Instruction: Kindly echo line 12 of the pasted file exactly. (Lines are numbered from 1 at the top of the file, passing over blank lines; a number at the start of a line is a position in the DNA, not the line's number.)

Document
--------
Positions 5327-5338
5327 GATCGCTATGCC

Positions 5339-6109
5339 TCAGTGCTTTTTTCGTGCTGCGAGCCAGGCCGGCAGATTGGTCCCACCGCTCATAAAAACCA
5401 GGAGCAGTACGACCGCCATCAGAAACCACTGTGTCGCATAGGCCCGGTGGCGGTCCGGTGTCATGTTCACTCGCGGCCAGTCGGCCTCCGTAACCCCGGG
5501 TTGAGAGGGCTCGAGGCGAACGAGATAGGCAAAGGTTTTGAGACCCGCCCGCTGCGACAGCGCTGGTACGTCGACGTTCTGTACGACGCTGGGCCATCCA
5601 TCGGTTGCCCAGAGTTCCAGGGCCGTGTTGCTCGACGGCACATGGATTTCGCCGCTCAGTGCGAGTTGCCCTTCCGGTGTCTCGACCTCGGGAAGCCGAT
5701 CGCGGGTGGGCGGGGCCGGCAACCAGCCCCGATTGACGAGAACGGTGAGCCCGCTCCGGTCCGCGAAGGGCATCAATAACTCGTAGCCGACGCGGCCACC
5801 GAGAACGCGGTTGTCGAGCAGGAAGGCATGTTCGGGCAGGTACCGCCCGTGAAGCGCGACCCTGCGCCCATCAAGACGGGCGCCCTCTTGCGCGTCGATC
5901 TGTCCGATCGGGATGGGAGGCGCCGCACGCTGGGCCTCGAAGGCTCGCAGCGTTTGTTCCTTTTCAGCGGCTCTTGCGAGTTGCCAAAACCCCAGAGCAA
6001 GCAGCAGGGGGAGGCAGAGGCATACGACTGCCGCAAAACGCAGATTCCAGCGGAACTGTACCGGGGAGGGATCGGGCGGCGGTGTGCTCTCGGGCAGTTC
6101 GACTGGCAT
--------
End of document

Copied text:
6101 GACTGGCAT